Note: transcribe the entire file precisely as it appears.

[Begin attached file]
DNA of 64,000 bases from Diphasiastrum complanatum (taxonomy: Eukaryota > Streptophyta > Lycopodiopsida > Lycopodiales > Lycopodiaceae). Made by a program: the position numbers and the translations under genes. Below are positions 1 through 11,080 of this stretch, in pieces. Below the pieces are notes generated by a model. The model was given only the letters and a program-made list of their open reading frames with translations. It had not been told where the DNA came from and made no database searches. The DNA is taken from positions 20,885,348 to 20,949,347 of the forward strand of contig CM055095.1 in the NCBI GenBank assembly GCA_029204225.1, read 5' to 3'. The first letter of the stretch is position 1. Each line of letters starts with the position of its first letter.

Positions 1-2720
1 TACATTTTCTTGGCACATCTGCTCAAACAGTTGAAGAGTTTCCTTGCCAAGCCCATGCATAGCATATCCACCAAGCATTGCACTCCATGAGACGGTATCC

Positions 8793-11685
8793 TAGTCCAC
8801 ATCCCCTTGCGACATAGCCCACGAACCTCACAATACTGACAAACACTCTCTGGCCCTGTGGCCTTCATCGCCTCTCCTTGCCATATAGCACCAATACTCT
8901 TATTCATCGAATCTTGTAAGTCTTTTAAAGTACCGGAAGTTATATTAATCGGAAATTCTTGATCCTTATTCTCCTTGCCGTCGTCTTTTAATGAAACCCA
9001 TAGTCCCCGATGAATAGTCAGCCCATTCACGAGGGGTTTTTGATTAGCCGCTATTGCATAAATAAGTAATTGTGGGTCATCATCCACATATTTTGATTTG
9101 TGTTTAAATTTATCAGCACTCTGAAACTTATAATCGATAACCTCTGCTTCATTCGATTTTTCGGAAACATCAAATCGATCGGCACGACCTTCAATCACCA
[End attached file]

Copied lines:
DNA of 64,000 bases from Diphasiastrum complanatum (taxonomy: Eukaryota > Streptophyta > Lycopodiopsida > Lycopodiales > Lycopodiaceae). Made by a program: the position numbers and the translations under genes. Below are positions 1 through 11,080 of this stretch, in pieces. Below the pieces are notes generated by a model. The model was given only the letters and a program-made list of their open reading frames with translations. It had not been told where the DNA came from and made no database searches. The DNA is taken from positions 20,885,348 to 20,949,347 of the forward strand of contig CM055095.1 in the NCBI GenBank assembly GCA_029204225.1, read 5' to 3'. The first letter of the stretch is position 1. Each line of letters starts with the position of its first letter.

Positions 1-2720
1 TACATTTTCTTGGCACATCTGCTCAAACAGTTGAAGAGTTTCCTTGCCAAGCCCATGCATAGCATATCCACCAAGCATTGCACTCCATGAGACGGTATCC

Positions 8793-11685
8793 TAGTCCAC
8801 ATCCCCTTGCGACATAGCCCACGAACCTCACAATACTGACAAACACTCTCTGGCCCTGTGGCCTTCATCGCCTCTCCTTGCCATATAGCACCAATACTCT
8901 TATTCATCGAATCTTGTAAGTCTTTTAAAGTACCGGAAGTTATATTAATCGGAAATTCTTGATCCTTATTCTCCTTGCCGTCGTCTTTTAATGAAACCCA
9001 TAGTCCCCGATGAATAGTCAGCCCATTCACGAGGGGTTTTTGATTAGCCGCTATTGCATAAATAAGTAATTGTGGGTCATCATCCACATATTTTGATTTG
9101 TGTTTAAATTTATCAGCACTCTGAAACTTATAATCGATAACCTCTGCTTCATTCGATTTTTCGGAAACATCAAATCGATCGGCACGACCTTCAATCACCA